The words are:
“Nevertheless, the dimness shall not be such as was in her vexation, when at the first he lightly afflicted the land of Zebulun, and the land of Naphtali, and afterward did more grievously afflict her by the way of the sea, beyond Jordan, in Galilee of the nations. The people that walked in darkness shall see a great light” (Isaiah 9:1,2.)
The Israelites had been twice visited by a heavy calamity: first, when four tribes, or thereby, were carried away into banishment, by Tiglath-Pileser, (2 Kings 15:29;) and, secondly, when Shalmaneser completed the destruction of the kingdom of Israel, (2 Kings 18:9.) There remained a third desolation, which — the prophet had foretold towards the close of the eighth chapter — would be the most dreadful of all. And now follows, in the words which we have quoted, what is calculated to soothe their grief. God will stretch out his hand to his people, and, therefore, death will be more tolerable than the previous diseases were. “Though the whole nation,” says he, “shall be destroyed, yet so brilliant shall be the light of grace, that there will be less dimness in this last destruction than in the two former instances, when the ten tribes were ruined.”
The promise ought to be extended, I have no doubt, to the whole body of the people, which might seem to be, to all appearance, lost and destroyed. It is very absurd in the Jews to confine it to the deliverance of the city of Jerusalem. as if the light of life had been restored to it, when the siege was raised by the flight of King Sennacherib,331331 “Lors que le Roy Sennacherib fut contreint de lever le siege de de-rant, et s'enfuir honteusement.” — “When King Sennacherib was compelled to raise the siege, and to fly disgracefully.” (2 Kings 19: 36.) Certainly, it is evident from the context, that the prophet looks much farther; and, as he promises a universal restoration of the whole church, it follows that the land of Zebulun, and the land of Naphtali, and Galilee of the Gentiles, are included in the number of those, to whom the darkness of death would be changed into the light of life. The commencement of this light, and, as we might say, the dawn, was the return of the people from Babylon. At length, Christ, “the Sun of Righteousness,” (Malachi 4:2,) arose in full splendor, and, by his coming, utterly “abolished” (2 Timothy 1:10) the darkness of death.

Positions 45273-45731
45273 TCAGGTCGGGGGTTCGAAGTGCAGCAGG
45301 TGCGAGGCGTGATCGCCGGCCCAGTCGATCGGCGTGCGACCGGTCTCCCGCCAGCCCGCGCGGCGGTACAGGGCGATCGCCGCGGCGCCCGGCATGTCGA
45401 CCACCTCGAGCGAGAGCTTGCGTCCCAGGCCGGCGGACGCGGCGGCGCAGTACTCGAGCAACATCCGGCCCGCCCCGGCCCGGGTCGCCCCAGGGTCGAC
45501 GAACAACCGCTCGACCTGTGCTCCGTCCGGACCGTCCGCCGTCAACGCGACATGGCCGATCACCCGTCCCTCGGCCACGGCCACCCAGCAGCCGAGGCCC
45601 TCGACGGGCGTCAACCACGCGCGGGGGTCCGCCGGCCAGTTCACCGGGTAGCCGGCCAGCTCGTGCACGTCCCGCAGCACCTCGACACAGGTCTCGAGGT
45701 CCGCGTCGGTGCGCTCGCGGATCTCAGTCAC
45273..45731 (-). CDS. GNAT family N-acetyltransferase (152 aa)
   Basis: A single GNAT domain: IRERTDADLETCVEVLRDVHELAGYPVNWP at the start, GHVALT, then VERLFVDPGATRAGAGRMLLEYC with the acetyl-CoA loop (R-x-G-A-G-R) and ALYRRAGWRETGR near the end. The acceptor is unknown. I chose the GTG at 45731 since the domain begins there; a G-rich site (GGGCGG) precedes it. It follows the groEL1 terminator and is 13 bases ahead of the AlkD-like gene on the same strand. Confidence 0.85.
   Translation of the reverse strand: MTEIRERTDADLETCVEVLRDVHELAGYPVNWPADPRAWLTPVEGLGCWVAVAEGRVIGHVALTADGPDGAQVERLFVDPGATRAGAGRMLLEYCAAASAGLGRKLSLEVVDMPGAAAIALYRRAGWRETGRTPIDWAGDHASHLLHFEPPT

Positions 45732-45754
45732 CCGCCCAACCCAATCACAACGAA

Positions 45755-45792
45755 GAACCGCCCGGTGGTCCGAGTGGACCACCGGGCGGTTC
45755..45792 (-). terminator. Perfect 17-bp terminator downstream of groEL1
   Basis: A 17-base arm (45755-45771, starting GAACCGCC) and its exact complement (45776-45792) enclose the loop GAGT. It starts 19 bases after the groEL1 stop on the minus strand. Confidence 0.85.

In the same manner, Paul reminds us, that it was a fulfillment of what occurs in many passages of the prophets, “Awake, thou that sleepest, and arise from the dead,” (Ephesians 5:14.) Now, we know that the kingdom of Christ is spiritual, and, therefore, the light of salvation which it brings, and all the assistance which we derive from it, must correspond to its nature. Hence it follows, that our souls are plunged in the darkness of everlasting death, till he enlightens them by his grace. The prophet’s discourse relates, no doubt, to the destruction of the nation, but presents to us, as in a mirror, what is the condition of mankind, until they are delivered by the grace of Christ. When those, who lay in darkness, are said to have seen a great light, a change so sudden and remarkable is intended to enlarge our views of the greatness of the divine salvation. Lower Galilee is called Galilee of the Gentiles, not only on account of its vicinity to Tyre and Sidon, but because its inhabitants were a mixture of Jews and Gentiles, particularly after that David had granted some cities to King Hiram.332332 This appears to refer to a gift, not of David, but of Solomon: for we are told, (1 Kings 9:11,) that” King Solomon gave Hiram twenty cities in the land of Galilee.” — Ed.